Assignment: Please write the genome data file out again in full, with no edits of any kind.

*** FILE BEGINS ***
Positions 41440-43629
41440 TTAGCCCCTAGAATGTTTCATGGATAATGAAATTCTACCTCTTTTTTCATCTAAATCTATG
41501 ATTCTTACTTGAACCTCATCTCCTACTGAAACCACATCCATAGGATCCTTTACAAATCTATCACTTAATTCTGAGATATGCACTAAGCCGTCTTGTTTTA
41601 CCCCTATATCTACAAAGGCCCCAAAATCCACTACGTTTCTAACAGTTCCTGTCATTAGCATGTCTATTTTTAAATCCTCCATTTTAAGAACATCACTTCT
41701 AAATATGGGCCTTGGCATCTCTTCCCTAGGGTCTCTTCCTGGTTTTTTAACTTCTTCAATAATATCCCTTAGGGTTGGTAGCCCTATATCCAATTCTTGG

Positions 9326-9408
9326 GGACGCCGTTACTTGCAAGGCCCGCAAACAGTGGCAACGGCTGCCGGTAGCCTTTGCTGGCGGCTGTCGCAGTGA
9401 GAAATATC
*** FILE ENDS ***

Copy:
Positions 41440-43629
41440 TTAGCCCCTAGAATGTTTCATGGATAATGAAATTCTACCTCTTTTTTCATCTAAATCTATG
41501 ATTCTTACTTGAACCTCATCTCCTACTGAAACCACATCCATAGGATCCTTTACAAATCTATCACTTAATTCTGAGATATGCACTAAGCCGTCTTGTTTTA
41601 CCCCTATATCTACAAAGGCCCCAAAATCCACTACGTTTCTAACAGTTCCTGTCATTAGCATGTCTATTTTTAAATCCTCCATTTTAAGAACATCACTTCT
41701 AAATATGGGCCTTGGCATCTCTTCCCTAGGGTCTCTTCCTGGTTTTTTAACTTCTTCAATAATATCCCTTAGGGTTGGTAGCCCTATATCCAATTCTTGG

Positions 9326-9408
9326 GGACGCCGTTACTTGCAAGGCCCGCAAACAGTGGCAACGGCTGCCGGTAGCCTTTGCTGGCGGCTGTCGCAGTGA
9401 GAAATATC